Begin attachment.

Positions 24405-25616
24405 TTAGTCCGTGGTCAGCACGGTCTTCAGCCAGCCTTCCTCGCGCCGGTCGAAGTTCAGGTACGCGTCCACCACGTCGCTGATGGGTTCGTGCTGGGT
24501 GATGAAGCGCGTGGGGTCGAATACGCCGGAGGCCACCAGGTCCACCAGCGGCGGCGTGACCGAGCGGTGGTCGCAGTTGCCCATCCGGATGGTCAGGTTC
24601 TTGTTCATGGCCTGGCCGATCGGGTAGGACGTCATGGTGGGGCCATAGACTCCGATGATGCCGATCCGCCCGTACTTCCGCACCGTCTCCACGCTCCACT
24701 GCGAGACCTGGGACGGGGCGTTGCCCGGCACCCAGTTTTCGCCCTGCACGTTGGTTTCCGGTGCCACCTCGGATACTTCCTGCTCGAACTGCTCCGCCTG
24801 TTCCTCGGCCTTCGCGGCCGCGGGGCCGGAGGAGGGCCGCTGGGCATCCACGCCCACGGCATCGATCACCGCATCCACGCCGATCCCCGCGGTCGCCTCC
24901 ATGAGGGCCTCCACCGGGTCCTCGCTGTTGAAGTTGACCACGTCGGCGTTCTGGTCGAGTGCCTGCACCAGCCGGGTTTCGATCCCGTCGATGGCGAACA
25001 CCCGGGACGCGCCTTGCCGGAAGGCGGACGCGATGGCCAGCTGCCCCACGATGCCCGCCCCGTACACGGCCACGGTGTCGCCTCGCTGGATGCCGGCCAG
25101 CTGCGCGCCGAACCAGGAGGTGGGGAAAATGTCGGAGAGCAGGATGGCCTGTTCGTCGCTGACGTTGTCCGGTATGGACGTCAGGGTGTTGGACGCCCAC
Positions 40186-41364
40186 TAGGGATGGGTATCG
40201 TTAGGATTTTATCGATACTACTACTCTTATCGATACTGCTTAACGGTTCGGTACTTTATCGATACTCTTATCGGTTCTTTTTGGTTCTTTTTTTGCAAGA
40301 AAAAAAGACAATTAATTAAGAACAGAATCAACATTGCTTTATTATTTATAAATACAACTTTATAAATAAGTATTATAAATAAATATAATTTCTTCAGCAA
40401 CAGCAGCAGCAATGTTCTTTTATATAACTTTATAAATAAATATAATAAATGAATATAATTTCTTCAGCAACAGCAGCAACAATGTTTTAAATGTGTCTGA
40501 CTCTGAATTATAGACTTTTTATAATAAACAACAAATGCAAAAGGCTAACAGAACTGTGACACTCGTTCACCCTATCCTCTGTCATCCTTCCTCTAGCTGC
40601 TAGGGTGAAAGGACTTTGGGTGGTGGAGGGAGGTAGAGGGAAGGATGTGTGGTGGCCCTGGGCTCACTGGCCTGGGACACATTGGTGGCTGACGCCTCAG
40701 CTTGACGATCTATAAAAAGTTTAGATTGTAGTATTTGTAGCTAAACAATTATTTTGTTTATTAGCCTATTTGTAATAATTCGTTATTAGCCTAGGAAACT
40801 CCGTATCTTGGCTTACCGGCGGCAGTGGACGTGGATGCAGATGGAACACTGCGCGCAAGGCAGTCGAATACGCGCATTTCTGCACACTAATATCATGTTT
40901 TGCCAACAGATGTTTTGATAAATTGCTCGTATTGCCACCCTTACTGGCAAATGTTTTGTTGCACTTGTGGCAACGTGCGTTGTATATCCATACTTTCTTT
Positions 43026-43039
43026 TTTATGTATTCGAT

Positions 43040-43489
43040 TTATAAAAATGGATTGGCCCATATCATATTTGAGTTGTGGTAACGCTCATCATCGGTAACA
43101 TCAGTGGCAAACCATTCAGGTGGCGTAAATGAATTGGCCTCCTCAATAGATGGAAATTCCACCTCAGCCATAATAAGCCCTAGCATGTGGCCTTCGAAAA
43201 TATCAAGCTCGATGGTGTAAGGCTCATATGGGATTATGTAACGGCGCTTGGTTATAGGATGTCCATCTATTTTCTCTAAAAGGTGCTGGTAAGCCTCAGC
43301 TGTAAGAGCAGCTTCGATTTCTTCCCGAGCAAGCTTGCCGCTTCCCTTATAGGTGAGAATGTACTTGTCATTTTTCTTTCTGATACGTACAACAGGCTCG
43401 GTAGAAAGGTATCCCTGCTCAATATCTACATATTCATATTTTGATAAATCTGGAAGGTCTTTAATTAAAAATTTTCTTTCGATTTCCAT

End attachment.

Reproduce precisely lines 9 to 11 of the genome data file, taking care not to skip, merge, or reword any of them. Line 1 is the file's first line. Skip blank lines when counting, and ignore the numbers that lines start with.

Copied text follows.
25101 CTGCGCGCCGAACCAGGAGGTGGGGAAAATGTCGGAGAGCAGGATGGCCTGTTCGTCGCTGACGTTGTCCGGTATGGACGTCAGGGTGTTGGACGCCCAC
Positions 40186-41364
40186 TAGGGATGGGTATCG